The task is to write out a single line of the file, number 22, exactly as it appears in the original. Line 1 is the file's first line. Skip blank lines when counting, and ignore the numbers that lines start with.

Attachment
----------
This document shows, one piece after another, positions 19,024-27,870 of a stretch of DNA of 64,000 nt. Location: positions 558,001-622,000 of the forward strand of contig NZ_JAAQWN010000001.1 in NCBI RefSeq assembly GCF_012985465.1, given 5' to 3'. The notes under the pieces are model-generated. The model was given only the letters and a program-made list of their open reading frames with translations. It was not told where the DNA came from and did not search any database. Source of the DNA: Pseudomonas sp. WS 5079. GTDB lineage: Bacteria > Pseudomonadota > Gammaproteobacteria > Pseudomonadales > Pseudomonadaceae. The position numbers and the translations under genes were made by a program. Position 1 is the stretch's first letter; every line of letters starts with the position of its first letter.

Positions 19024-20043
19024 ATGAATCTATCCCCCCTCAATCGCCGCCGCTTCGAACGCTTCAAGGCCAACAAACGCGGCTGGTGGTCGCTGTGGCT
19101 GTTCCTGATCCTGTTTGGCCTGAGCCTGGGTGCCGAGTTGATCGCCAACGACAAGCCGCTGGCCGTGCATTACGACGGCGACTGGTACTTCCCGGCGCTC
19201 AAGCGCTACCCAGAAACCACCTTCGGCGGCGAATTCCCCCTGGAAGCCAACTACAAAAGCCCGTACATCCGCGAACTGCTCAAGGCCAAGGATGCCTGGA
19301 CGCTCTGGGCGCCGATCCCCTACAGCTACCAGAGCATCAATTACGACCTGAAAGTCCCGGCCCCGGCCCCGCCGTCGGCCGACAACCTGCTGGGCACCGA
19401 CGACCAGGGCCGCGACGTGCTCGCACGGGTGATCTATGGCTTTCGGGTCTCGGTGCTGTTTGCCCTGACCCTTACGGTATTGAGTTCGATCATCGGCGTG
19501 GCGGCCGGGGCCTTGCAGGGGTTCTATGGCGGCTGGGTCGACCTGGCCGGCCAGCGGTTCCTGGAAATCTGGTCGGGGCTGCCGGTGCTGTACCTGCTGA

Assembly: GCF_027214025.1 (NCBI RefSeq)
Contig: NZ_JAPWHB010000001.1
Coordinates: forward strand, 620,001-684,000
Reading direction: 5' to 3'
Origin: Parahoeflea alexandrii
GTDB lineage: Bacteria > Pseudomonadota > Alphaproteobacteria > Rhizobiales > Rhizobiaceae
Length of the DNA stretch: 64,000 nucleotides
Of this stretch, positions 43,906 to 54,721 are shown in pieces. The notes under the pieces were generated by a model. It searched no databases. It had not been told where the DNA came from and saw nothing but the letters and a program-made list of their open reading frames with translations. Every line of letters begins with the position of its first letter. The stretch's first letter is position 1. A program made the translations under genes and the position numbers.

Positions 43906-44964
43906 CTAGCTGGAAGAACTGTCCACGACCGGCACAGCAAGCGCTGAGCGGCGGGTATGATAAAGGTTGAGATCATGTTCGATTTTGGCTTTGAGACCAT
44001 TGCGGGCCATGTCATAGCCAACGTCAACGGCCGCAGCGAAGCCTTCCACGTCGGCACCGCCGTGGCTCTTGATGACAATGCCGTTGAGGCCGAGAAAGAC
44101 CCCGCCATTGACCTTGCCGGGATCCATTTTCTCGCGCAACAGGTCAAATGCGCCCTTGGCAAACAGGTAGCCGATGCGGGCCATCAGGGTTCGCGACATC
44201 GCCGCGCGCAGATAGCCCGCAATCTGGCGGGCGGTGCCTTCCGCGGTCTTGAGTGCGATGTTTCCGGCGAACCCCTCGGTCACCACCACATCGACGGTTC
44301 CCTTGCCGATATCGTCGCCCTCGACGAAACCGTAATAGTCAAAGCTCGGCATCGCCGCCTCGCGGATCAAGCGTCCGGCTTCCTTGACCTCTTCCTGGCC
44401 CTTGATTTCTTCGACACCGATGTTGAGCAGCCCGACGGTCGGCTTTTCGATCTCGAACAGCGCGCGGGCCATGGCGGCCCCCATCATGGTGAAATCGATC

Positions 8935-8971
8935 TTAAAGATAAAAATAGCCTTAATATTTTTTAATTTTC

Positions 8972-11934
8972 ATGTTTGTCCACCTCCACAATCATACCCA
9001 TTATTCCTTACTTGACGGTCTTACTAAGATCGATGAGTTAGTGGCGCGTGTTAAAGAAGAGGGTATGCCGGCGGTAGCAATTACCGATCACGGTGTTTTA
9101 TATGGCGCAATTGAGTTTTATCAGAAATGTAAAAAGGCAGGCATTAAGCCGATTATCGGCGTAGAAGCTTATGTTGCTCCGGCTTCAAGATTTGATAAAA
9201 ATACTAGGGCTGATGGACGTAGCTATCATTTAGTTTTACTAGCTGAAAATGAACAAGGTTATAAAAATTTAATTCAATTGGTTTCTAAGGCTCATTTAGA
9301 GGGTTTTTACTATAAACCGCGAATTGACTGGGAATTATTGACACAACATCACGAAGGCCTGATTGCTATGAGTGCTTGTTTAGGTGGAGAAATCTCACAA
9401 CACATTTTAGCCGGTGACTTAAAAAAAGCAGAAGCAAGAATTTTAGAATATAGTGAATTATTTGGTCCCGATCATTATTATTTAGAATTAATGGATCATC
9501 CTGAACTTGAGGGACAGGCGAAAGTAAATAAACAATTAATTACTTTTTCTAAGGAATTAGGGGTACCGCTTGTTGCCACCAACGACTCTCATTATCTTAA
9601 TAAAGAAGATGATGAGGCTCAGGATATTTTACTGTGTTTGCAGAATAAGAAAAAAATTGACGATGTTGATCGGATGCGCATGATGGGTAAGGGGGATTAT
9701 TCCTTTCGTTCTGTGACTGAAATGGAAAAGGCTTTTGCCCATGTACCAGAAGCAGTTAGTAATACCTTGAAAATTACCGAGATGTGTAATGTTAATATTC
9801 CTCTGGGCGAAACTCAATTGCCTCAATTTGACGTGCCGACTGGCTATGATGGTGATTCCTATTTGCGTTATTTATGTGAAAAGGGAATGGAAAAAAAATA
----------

44301 CCTTGCCGATATCGTCGCCCTCGACGAAACCGTAATAGTCAAAGCTCGGCATCGCCGCCTCGCGGATCAAGCGTCCGGCTTCCTTGACCTCTTCCTGGCC